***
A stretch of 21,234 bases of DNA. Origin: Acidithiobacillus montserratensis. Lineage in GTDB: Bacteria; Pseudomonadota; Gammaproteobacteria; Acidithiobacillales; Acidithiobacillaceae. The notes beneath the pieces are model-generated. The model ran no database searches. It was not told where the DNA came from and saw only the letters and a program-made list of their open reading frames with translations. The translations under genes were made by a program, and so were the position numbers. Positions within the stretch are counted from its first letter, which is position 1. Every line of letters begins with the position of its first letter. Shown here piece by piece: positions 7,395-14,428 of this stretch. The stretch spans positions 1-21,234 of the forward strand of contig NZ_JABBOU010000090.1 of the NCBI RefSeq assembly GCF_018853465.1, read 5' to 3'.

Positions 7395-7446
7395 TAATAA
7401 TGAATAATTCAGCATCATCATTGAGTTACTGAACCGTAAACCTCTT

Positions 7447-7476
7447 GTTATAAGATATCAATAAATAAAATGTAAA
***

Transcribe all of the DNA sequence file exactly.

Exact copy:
A stretch of 21,234 bases of DNA. Origin: Acidithiobacillus montserratensis. Lineage in GTDB: Bacteria; Pseudomonadota; Gammaproteobacteria; Acidithiobacillales; Acidithiobacillaceae. The notes beneath the pieces are model-generated. The model ran no database searches. It was not told where the DNA came from and saw only the letters and a program-made list of their open reading frames with translations. The translations under genes were made by a program, and so were the position numbers. Positions within the stretch are counted from its first letter, which is position 1. Every line of letters begins with the position of its first letter. Shown here piece by piece: positions 7,395-14,428 of this stretch. The stretch spans positions 1-21,234 of the forward strand of contig NZ_JABBOU010000090.1 of the NCBI RefSeq assembly GCF_018853465.1, read 5' to 3'.

Positions 7395-7446
7395 TAATAA
7401 TGAATAATTCAGCATCATCATTGAGTTACTGAACCGTAAACCTCTT

Positions 7447-7476
7447 GTTATAAGATATCAATAAATAAAATGTAAA